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Ag News

Weekly Agribusiness News Recap

  • By: "Prime" Ag News
  • Apr 03, 2020

By Georgia Devenish - Agricultural Research Analyst at JLL

The Australian Government has announced a $170 million support package for the international export sector to deal with COVID-19-driven supply chain interruptions. The funding includes a $110 million International Freight Assistance program, the waiver of $10 million in Commonwealth fishery fees and the addition of $49.8 million into the Export Market Development Grants program for the 2019/20 financial year.

Former Toll Holdings managing director and former Linfox chief executive, Michael Byrne, has been appointed to oversee the International Freight Assistance program. Under the program fresh produce will be delivered to China, Japan, Hong Kong, Singapore and the United Arab Emirates. On the return flights, there will be capacity for the transport of medical supplies, medicines and equipment, which will be critical to the ongoing health response.

The avocado industry has been smashed by COVID-19. The closure of cafes and restaurants have led to a steep decline in demand which has been echoed by falling fruit prices. After a dismal week, it appears the market has settled slightly but concern is rife within the industry. The avocado harvesting season soon switches from Shepard (green-skinned variety) to Hass (smaller, black-skinned) and premium-grade fruit prices are expected to continue slipping as the Australian harvest peaks. An abundance of supply with fewer markets to sell into may soon see retailers selling avocados by the kilogram - good news for smashed avo fans out there!

The story of the Australia rice industry is quite a different one to that of avocados. There has been a surge in consumer demand while supply remains restricted on the back of drought conditions in the Riverina. Last year's production was 54,000 tonnes (second lowest on record) in comparison to 600,000 - 800,000 tonnes that can be produced in an average year.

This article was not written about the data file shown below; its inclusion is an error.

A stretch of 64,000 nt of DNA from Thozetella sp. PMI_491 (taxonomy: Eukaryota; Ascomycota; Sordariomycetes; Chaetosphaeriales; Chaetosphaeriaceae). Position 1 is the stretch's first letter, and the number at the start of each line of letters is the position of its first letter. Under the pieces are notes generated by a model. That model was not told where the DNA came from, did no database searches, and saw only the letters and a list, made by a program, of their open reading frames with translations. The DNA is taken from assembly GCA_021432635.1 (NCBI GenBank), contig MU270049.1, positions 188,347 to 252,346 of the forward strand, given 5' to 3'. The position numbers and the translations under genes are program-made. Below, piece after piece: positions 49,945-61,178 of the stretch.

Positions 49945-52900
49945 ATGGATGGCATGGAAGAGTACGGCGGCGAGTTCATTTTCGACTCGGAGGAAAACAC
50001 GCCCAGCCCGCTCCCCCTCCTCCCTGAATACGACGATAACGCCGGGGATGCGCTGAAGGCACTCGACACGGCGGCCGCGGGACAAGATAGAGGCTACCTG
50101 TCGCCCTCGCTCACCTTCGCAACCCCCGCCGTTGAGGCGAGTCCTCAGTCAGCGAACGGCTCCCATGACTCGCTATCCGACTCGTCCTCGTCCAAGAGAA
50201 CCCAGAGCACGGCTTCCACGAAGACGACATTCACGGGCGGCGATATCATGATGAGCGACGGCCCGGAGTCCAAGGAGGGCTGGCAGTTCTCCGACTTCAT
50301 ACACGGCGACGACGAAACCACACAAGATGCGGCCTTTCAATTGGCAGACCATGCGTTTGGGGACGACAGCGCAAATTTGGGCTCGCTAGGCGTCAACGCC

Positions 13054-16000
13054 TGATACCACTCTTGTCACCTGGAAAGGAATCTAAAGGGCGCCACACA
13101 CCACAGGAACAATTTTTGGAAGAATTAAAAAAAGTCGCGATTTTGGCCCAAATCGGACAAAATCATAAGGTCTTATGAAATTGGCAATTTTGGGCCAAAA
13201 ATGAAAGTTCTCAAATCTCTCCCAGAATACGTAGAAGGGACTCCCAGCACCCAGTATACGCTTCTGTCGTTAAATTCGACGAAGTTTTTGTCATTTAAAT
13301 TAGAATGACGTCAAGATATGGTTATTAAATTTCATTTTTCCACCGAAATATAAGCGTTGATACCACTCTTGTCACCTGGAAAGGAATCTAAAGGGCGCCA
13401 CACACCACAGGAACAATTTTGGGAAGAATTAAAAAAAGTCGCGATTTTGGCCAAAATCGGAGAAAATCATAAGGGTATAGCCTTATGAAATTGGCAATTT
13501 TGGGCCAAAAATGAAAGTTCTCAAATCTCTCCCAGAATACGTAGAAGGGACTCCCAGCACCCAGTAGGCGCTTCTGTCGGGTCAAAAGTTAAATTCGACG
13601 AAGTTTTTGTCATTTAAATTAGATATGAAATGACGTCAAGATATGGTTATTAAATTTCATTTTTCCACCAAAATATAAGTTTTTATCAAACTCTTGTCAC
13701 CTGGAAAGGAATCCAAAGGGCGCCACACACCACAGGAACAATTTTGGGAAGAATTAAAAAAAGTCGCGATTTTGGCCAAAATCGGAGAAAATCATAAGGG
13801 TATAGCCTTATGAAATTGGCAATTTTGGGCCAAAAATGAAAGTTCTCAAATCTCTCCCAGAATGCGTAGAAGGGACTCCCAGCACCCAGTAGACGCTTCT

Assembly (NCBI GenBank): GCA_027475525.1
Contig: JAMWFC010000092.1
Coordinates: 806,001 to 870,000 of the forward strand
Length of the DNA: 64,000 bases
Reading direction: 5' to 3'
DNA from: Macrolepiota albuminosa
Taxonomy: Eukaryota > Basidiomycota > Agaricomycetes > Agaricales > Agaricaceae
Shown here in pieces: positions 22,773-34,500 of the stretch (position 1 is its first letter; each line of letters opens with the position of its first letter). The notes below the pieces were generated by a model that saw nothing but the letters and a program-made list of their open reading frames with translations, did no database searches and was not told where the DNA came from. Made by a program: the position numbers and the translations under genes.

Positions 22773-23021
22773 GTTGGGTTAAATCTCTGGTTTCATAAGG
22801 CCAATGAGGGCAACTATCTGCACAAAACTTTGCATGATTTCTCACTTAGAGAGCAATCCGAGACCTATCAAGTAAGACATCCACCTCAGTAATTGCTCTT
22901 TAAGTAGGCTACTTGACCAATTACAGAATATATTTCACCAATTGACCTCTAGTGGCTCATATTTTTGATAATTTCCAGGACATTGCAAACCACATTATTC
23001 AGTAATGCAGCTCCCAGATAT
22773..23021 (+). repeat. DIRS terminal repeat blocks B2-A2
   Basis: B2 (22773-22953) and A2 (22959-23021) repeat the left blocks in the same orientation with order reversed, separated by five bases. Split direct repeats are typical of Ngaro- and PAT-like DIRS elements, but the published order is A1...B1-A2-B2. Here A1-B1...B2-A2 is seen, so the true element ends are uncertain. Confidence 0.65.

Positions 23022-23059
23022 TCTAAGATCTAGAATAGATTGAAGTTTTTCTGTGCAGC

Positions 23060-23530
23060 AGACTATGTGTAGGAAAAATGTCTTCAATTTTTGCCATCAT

Sunrice Group chief executive officer, Rob Gordon, said the company was "producing stock as quickly as possible from our rice processing and packing facilities in the Riverina of New South Wales, however, demand for products is currently exceeding supply capability." To meet the demand spike induced by COVID-19, SunRice Group will look towards its international supply capability to source high-quality rice from international sources to temporarily supplement supply to the Australian market.

This week the Australian Competition and Consumer Commission (ACCC) announced it would not oppose Asahi Group Holdings’ proposed $16 billion acquisition of Carlton & United Breweries (CUB). The approval comes with the condition that Asahi must divest two beer and three cider brands. The cider brands Strongbow, Bonamy’s and Little Green cider brands and the Stella Artois and Beck’s beer brands are to be sold. The future buyer or buyers of these assets will need to be approved by the ACCC. In a statement Asahi said it welcomed the announcement.

In Australia, Asahi’s beer brands include Asahi Super Dry, Peroni, Cricketers Arms, Grolsch, Mountain Goat, and Two Suns. In cider, Asahi licences Somersby cider (from Carlsberg).

CUB’s beer brands include Victoria Bitter, Carlton Draught, Fat Yak, Crown Lager, Foster’s and Balter. CUB also licences and distributes a range of other beer brands including Corona, Stella Artois, Beck’s and Budweiser. CUB’s cider range includes Strongbow, Mercury, Bonamy’s, Little Green, Spring Cider Co., Dirty Granny and Pure Blonde Cider. CUB also manufactures and distributes Bulmers under licence from Heineken.

ABARES' March Water Market Outlook report provides an initial outlook for water allocation prices in the southern Murray-Darling Basin for 2020/21. This outlook uses forecasts provided by state water agencies for allocations, and seasonal conditions from the Bureau of Meteorology (BOM).

Also released by ABARES this week is their MDB Water Market Dataset. ABARES collaborated with BOM, Australian Bureau of Statistics, Murray-Darling Basin Authority  and each of the state water agencies to compile the data set which outlines water availability, market outcomes, irrigation activity, climatic conditions and commodity prices for a consistent set of catchment regions in the Murray-Darling Basin.

Hort Innovation (a grower-owned, not-for-profit research and development corporation) has released its Australian Horticulture Statistics Handbook 2018/19. The publication includes an analysis that combines all available data on production, international trade, processing volumes and fresh market distribution in order to produce statistics on 75 horticultural categories. The 2018/19 edition also features additional data, demonstrating the share of fresh supply volumes to both retail and food service for fruit and vegetable categories.